Social networks and people with intellectual disabilities: a systematic review

Rachel Harrison, Jill Bradshaw, Rachel Forrester-Jones, Michelle McCarthy

Research output: Contribution to journalArticlepeer-review


Background: Despite the importance of social networks for health and wellbeing, relatively little is known about the ways in which adults with intellectual disabilities in the U.K. experience their social networks.
Method: A systematic review was completed to identify research focused on the social networks of adults with intellectual disabilities. Studies published from 1990 to 2019 were identified. Studies were thematically analysed.
Results: Quantitative, qualitative and mixed methods studies were analysed to identify key factors influencing social networks. Experiences of people with intellectual disabilities identified themes of identity, powerlessness, inclusion, family, and support. These themes are discussed with reference to theories of stigma and normalization.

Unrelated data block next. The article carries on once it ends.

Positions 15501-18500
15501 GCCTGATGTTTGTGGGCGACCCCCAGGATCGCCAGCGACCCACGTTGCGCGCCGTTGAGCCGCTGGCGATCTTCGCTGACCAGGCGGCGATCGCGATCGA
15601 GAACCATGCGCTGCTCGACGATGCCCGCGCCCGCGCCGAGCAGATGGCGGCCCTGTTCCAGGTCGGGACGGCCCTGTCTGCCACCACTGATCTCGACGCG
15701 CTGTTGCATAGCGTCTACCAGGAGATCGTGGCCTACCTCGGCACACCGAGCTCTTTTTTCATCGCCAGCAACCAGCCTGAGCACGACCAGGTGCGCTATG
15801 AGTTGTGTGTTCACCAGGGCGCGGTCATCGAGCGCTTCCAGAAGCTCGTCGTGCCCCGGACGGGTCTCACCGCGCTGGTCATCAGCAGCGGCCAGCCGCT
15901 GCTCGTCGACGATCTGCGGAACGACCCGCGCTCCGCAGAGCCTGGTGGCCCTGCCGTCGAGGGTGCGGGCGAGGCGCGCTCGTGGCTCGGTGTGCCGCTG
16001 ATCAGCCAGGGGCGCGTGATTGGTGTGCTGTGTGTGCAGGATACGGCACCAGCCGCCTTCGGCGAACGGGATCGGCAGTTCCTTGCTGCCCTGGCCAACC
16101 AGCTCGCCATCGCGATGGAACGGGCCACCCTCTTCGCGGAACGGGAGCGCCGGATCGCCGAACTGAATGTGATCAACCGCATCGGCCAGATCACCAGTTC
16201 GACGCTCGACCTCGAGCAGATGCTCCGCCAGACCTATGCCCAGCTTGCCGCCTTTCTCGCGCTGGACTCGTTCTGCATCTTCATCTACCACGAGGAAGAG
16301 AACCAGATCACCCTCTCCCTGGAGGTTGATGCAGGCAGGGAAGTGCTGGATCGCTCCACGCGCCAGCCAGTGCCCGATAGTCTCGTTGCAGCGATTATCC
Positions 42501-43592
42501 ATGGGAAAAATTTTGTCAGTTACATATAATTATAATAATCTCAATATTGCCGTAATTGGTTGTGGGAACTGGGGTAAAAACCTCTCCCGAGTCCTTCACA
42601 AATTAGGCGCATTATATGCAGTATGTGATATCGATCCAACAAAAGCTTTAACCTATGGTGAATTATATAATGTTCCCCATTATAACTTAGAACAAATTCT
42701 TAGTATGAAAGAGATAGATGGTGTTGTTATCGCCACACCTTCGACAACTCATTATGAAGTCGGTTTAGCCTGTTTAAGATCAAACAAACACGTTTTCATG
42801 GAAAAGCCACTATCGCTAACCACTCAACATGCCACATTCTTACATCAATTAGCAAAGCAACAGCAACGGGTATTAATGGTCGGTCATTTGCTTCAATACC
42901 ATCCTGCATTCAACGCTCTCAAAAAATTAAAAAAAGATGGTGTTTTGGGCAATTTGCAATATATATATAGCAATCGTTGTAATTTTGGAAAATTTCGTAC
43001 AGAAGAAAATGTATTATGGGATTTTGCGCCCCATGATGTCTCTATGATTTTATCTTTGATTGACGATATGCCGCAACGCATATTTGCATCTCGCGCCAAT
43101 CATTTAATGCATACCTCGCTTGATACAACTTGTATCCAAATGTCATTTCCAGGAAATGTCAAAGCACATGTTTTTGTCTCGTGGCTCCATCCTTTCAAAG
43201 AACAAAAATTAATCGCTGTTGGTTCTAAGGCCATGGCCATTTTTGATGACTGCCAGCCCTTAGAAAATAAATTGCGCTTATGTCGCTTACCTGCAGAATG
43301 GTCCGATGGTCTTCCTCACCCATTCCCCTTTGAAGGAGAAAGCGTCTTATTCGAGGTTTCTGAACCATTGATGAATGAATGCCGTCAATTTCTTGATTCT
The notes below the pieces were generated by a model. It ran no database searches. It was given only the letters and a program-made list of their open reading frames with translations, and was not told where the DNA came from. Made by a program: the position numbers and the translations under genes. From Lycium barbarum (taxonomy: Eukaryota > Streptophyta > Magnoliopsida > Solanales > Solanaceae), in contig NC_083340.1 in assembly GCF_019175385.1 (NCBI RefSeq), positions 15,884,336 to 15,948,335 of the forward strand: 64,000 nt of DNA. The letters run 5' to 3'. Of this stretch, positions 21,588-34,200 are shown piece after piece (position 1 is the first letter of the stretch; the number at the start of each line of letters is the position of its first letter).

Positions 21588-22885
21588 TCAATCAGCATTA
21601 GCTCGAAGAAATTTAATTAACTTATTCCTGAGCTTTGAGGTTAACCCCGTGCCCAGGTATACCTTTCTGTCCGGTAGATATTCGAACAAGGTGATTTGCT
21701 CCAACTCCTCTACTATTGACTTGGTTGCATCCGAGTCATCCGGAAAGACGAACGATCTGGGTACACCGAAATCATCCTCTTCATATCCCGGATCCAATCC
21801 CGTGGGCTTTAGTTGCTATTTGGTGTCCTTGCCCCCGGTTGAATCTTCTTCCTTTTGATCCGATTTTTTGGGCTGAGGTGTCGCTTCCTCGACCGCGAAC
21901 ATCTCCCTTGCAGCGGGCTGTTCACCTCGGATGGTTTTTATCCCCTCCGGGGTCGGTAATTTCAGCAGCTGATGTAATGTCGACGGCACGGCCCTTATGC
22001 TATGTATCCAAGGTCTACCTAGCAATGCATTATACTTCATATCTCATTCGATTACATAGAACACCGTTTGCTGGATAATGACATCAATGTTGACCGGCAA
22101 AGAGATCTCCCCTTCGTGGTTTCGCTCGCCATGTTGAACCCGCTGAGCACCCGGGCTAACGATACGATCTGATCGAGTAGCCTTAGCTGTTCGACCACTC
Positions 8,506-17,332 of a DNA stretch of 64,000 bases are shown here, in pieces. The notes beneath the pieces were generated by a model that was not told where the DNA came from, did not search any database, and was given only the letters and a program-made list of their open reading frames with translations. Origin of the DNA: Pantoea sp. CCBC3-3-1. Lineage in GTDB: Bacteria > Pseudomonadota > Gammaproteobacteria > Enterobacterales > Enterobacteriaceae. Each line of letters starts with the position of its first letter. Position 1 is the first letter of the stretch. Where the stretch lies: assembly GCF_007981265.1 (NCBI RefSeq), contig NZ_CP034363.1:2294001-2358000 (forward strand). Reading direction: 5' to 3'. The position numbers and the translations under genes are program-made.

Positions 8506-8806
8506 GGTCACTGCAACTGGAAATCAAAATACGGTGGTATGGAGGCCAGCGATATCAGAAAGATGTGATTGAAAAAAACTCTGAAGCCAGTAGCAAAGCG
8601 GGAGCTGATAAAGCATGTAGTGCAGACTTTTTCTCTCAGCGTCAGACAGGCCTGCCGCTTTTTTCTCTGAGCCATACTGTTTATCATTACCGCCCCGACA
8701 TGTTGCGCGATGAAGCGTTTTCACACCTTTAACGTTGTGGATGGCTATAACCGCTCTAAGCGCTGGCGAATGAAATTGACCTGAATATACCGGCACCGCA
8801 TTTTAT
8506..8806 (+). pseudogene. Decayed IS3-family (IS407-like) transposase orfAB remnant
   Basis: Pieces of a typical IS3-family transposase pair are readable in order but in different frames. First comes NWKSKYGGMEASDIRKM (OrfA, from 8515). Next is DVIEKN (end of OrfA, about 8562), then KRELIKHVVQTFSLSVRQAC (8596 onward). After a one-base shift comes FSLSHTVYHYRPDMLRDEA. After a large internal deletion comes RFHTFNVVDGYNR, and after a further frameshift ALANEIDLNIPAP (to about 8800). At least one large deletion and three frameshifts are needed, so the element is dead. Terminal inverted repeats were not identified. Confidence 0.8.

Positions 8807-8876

Conclusions: Stigma and normalization can be used to better understand the needs, desires and dreams of people with intellectual disabilities for ordinary relationships, from
which they are regularly excluded. Implications for policy and practice are discussed in relation to building and repairing often spoiled identities.
Original languageEnglish
JournalJournal of Applied Research in Intellectual Disabilities
Early online date17 Mar 2021
Publication statusE-pub ahead of print - 17 Mar 2021


  • Relationships
  • Social Networks
  • Stigma
  • Normalisation
  • Policy

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